Giving up on health care overhaul is not an option, the top House Democrat said Wednesday as lawmakers looked to President Barack Obama for guidance in his State of the Union address on how to revive the stalled legislation.
Asked if Congress might abandon a health care initiative beset with political and policy problems, Speaker Nancy Pelosi, D-Calif., responded: "I don't see that as a possibility. We will have something."
Democrats got encouragement Wednesday from groups as diverse as the nation's Catholic bishops and the head of the largest labor union federation. In a letter to members of Congress, the bishops urged lawmakers to "recommit themselves to enacting genuine health care reform."
"The health care debate, with all its political and ideological conflict, seems to have lost its central moral focus and policy priority, which is to ensure that affordable, quality, life-giving care is available to all," said clergy from the U.S. Conference of Catholic Bishops. "Now is not the time to abandon this task, but rather to set aside partisan divisions and special interest pressures to find ways to enact genuine reform."
Similarly, AFL-CIO president Richard Trumka said the Senate should come up with a measure that the House can pass. "We fought too long and too hard for health care to quit for now," Trumka said in an interview.
Both the Catholic Church and labor unions have flexed their political muscle in the debate. The bishops say they won't support a final bill that includes Senate-passed language they see as too weak in restricting taxpayer funding for abortion. Labor unions pushed — and succeeded — in weakening a proposed tax on high-cost insurance plans.
Pelosi didn't say whether the final bill will be the sweeping overhaul sought by Obama, or smaller-scale legislation that accomplishes only some of his goals. Democrats were on the verge of passing far-reaching legislation, but the loss of a Massachusetts Senate seat has cost them the 60-vote majority needed to deliver.
Stunned by the loss, Democratic leaders have taken health care legislation off the fast track as they try to find path forward acceptable to rank-and-file Democrats wary of unhappy midterm election voters.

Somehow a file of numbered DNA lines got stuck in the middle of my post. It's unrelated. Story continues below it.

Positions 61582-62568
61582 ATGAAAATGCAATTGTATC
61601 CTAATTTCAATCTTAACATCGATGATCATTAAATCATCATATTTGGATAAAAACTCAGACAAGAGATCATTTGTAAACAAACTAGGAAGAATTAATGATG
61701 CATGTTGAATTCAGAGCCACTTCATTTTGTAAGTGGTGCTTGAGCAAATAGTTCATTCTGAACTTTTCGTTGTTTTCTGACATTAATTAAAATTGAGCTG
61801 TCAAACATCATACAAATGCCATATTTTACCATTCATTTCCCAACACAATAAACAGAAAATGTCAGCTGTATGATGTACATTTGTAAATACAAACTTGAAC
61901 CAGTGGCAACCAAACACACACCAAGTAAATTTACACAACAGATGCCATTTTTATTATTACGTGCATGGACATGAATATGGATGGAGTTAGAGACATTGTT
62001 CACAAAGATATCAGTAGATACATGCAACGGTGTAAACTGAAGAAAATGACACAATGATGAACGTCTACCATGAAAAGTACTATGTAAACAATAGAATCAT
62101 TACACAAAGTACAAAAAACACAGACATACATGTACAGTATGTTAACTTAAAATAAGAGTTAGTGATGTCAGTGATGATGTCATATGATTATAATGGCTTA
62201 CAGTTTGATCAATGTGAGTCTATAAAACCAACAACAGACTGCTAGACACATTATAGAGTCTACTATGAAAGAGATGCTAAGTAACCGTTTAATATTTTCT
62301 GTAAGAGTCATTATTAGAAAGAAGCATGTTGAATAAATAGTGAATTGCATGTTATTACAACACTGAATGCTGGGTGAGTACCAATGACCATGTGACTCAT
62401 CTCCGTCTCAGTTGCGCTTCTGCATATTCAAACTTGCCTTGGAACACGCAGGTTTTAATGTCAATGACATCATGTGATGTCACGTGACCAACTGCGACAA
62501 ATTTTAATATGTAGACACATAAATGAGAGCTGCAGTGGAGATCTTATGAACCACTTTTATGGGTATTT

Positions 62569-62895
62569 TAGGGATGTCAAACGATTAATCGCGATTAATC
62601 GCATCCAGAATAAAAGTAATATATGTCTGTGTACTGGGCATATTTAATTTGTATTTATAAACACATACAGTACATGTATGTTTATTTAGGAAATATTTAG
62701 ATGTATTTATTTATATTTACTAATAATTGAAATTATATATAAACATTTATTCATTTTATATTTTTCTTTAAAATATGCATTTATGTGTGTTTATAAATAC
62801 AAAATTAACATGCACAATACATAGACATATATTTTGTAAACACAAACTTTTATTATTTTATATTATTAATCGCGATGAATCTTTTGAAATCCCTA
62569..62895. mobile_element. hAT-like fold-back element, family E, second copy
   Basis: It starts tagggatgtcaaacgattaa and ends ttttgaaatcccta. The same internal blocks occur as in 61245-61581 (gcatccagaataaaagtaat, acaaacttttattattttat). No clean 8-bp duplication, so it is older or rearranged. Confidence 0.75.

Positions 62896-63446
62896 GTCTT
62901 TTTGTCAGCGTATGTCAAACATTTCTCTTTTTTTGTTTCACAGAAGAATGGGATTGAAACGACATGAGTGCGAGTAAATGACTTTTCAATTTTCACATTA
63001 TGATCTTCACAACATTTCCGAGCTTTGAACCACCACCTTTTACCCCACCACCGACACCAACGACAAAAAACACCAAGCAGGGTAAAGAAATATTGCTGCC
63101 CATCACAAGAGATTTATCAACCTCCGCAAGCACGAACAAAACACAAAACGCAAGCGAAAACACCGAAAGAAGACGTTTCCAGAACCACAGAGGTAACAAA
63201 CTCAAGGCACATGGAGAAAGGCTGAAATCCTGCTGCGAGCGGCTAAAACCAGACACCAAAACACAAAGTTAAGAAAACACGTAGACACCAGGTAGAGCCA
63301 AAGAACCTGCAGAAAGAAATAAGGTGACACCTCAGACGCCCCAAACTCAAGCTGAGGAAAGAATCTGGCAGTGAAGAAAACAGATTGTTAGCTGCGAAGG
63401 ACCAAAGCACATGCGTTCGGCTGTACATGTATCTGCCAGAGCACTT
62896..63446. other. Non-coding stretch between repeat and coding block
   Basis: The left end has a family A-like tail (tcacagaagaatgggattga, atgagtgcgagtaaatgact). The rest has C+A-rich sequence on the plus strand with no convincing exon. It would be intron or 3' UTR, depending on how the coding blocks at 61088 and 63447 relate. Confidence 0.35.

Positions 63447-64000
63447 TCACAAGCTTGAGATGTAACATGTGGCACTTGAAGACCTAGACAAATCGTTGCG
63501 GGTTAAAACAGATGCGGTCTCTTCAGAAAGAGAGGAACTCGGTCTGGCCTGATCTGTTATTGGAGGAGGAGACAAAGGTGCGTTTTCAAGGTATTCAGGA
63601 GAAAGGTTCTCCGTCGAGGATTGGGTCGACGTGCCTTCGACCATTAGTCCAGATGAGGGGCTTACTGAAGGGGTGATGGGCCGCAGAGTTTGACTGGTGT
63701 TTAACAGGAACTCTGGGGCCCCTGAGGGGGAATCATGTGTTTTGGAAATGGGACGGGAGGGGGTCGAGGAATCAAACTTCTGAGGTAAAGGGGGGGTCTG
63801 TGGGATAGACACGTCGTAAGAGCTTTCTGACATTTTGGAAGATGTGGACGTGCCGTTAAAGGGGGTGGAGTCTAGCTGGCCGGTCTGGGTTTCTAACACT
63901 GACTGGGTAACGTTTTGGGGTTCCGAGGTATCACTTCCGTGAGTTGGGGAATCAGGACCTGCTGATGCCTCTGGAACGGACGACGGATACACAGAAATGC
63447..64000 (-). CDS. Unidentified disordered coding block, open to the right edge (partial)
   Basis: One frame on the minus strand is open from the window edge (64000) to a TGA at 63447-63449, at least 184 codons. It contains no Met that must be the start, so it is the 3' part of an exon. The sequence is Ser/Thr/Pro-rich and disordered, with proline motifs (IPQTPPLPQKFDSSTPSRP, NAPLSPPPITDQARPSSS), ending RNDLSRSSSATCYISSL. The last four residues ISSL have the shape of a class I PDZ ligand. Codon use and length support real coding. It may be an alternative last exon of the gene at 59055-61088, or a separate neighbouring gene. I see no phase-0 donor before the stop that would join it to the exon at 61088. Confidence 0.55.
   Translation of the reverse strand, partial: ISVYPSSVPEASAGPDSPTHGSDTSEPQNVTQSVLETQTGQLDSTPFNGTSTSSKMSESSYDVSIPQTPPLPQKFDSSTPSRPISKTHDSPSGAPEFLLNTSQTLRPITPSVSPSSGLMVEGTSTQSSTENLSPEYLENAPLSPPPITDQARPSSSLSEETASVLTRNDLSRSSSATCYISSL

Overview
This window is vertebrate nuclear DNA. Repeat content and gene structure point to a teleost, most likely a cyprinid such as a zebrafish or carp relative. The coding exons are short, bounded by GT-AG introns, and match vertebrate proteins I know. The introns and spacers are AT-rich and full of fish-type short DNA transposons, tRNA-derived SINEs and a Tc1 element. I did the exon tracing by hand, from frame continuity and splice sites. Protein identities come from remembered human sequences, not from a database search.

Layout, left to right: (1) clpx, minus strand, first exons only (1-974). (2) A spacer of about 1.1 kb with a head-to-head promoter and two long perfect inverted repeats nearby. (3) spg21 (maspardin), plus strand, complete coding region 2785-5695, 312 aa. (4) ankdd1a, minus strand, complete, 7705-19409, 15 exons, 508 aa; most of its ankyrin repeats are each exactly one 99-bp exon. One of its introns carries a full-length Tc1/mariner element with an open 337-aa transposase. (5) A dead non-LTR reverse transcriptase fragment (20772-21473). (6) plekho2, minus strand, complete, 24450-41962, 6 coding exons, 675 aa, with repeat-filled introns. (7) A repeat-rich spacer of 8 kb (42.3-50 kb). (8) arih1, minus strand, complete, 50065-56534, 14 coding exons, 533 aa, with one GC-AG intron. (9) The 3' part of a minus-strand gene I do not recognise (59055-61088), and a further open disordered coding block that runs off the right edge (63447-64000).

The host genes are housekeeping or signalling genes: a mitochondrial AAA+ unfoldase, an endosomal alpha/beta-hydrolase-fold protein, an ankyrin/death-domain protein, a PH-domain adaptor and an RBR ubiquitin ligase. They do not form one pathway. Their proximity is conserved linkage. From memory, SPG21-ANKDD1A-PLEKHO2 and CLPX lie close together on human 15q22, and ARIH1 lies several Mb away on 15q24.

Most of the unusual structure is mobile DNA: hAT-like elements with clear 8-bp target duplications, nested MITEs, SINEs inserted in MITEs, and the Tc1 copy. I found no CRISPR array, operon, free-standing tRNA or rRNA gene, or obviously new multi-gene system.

Lawmakers said they don't expect Obama to offer a specific legislative strategy in Wednesday night's speech, but they are looking for a full-throated call for a comprehensive bill.
"The president effectively will hit the reset button ... after which we'll have a matter of weeks, not months to get this right," said Rep. Anthony Weiner, D-N.Y.
Not so, according to Senate Majority Leader Harry Reid, D-Nev.
"We're going to find out how to proceed," Reid told reporters Tuesday. "But there is no rush."
The House and Senate separately passed 10-year, nearly $1 trillion bills last year to remake the nation's medical system with new requirements for nearly everyone to carry health insurance and new regulations on insurers' practices. Negotiators were in the final stages of reconciling the differences between the two measures before last week's GOP upset in the race for the Senate seat long held by the late Edward M. Kennedy.
Democrats acknowledge that opposition to the health care remake in Washington helped spark the Massachusetts repudiation.
The option attracting the most attention is for the House to pass the Senate bill with changes. Rep. Jim Clyburn of South Carolina, the No. 3 Democrat, told reporters Tuesday he thinks the House could do so if lawmakers get rid of provisions like special Medicaid deals for Louisiana and Nebraska and dial back a tax on high-cost insurance plans opposed by labor unions.
But two centrist senators threw up a roadblock to the approach, because it would require using a special budget-related procedure to go around Republican opponents in the Senate, a calculated risk sure to inflame critics on the political right. Sens. Evan Bayh, D-Ind., and Blanche Lincoln, D-Ark., who both face re-election this year in Republican-leaning states, said they would oppose taking that step.
The strategy requires only 51 votes to advance, but Senate leaders may not be able to round up the support. Even if they do, final action could stretch into late next month or beyond. And a number of Democrats sounded Tuesday like health care was the last thing they wanted to be dealing with.
Associated Press writers Alan Fram, Sam Hananel and Ricardo Alonso-Zaldivar contributed to this report.
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